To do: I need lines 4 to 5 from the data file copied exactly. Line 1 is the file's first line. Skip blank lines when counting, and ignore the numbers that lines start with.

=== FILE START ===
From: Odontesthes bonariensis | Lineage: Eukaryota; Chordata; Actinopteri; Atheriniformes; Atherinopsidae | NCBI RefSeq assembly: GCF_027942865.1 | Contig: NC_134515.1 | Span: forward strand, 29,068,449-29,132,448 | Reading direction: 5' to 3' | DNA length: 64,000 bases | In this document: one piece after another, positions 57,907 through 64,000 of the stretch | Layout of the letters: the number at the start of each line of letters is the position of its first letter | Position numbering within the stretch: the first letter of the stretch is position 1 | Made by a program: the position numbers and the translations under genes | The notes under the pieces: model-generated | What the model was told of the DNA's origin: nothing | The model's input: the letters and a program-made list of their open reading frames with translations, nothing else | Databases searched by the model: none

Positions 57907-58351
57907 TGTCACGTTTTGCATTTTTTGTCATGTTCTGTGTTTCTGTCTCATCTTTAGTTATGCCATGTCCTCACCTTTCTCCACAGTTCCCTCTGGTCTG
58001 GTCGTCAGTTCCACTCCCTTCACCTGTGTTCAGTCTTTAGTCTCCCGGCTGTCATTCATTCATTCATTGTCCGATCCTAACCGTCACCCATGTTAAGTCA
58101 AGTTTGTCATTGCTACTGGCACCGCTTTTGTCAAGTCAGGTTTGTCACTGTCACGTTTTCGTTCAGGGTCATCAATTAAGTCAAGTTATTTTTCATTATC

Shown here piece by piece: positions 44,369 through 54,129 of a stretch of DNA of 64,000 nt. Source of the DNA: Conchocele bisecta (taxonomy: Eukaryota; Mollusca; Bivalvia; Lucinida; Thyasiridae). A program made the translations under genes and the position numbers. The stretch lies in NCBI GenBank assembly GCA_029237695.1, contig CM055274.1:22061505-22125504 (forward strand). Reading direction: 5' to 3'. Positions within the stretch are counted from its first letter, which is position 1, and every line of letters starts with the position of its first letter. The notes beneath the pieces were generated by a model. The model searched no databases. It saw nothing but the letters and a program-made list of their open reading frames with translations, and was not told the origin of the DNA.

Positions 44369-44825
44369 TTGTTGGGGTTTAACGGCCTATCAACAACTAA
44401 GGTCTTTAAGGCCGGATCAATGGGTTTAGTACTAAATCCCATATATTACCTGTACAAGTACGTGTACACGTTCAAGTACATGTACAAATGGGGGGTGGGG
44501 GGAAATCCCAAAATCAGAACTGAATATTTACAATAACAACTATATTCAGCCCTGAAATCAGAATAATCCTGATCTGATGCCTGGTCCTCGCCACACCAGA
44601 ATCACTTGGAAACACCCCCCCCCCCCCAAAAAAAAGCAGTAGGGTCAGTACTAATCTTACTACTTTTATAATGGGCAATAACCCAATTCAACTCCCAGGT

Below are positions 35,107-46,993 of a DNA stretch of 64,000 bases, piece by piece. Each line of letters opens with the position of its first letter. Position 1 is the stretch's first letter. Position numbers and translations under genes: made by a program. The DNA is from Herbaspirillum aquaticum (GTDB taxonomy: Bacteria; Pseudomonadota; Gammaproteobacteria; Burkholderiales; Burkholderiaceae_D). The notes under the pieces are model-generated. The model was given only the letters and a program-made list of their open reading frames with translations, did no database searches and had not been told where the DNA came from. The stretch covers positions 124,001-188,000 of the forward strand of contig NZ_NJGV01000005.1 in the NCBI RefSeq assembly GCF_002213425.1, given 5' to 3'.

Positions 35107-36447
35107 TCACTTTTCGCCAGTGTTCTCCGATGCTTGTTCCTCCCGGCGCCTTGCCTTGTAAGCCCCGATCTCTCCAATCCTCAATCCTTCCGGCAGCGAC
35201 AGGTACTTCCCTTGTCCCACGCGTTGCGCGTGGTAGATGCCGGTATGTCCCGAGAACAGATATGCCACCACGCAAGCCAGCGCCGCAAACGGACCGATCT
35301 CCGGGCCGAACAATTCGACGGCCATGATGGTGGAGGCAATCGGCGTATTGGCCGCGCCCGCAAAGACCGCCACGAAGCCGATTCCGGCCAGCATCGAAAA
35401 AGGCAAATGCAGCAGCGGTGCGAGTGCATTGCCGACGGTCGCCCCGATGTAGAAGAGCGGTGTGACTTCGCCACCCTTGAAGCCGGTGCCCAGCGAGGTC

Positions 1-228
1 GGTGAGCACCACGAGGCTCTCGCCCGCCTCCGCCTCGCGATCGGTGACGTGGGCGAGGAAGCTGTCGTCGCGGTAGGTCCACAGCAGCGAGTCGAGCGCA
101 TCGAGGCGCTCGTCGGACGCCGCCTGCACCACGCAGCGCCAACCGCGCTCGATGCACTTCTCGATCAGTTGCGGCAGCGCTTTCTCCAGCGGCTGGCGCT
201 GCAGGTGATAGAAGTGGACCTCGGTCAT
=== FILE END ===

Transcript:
58001 GTCGTCAGTTCCACTCCCTTCACCTGTGTTCAGTCTTTAGTCTCCCGGCTGTCATTCATTCATTCATTGTCCGATCCTAACCGTCACCCATGTTAAGTCA
58101 AGTTTGTCATTGCTACTGGCACCGCTTTTGTCAAGTCAGGTTTGTCACTGTCACGTTTTCGTTCAGGGTCATCAATTAAGTCAAGTTATTTTTCATTATC